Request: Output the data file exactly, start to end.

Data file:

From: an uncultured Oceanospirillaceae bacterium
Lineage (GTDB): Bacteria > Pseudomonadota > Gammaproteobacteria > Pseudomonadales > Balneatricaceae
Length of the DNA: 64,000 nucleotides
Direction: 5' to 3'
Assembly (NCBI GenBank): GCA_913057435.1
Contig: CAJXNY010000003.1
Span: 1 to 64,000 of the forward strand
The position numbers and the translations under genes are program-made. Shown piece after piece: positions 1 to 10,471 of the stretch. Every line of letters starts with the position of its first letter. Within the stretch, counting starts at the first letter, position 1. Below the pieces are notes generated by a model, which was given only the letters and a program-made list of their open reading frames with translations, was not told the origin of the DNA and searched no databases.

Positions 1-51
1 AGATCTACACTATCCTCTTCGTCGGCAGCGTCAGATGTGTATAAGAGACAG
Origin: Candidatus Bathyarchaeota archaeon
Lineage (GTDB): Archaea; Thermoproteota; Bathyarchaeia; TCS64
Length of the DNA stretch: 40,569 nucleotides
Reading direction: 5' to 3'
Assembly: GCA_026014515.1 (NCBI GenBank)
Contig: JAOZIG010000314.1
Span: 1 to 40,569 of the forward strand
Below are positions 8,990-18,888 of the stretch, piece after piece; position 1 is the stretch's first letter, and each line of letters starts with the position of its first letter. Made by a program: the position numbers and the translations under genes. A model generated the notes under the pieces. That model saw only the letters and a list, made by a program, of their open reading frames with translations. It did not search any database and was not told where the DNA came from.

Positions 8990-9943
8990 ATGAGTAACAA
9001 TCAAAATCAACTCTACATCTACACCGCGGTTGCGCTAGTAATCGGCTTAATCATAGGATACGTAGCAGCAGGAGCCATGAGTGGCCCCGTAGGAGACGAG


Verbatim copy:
From: an uncultured Oceanospirillaceae bacterium
Lineage (GTDB): Bacteria > Pseudomonadota > Gammaproteobacteria > Pseudomonadales > Balneatricaceae
Length of the DNA: 64,000 nucleotides
Direction: 5' to 3'
Assembly (NCBI GenBank): GCA_913057435.1
Contig: CAJXNY010000003.1
Span: 1 to 64,000 of the forward strand
The position numbers and the translations under genes are program-made. Shown piece after piece: positions 1 to 10,471 of the stretch. Every line of letters starts with the position of its first letter. Within the stretch, counting starts at the first letter, position 1. Below the pieces are notes generated by a model, which was given only the letters and a program-made list of their open reading frames with translations, was not told the origin of the DNA and searched no databases.

Positions 1-51
1 AGATCTACACTATCCTCTTCGTCGGCAGCGTCAGATGTGTATAAGAGACAG
Origin: Candidatus Bathyarchaeota archaeon
Lineage (GTDB): Archaea; Thermoproteota; Bathyarchaeia; TCS64
Length of the DNA stretch: 40,569 nucleotides
Reading direction: 5' to 3'
Assembly: GCA_026014515.1 (NCBI GenBank)
Contig: JAOZIG010000314.1
Span: 1 to 40,569 of the forward strand
Below are positions 8,990-18,888 of the stretch, piece after piece; position 1 is the stretch's first letter, and each line of letters starts with the position of its first letter. Made by a program: the position numbers and the translations under genes. A model generated the notes under the pieces. That model saw only the letters and a list, made by a program, of their open reading frames with translations. It did not search any database and was not told where the DNA came from.

Positions 8990-9943
8990 ATGAGTAACAA
9001 TCAAAATCAACTCTACATCTACACCGCGGTTGCGCTAGTAATCGGCTTAATCATAGGATACGTAGCAGCAGGAGCCATGAGTGGCCCCGTAGGAGACGAG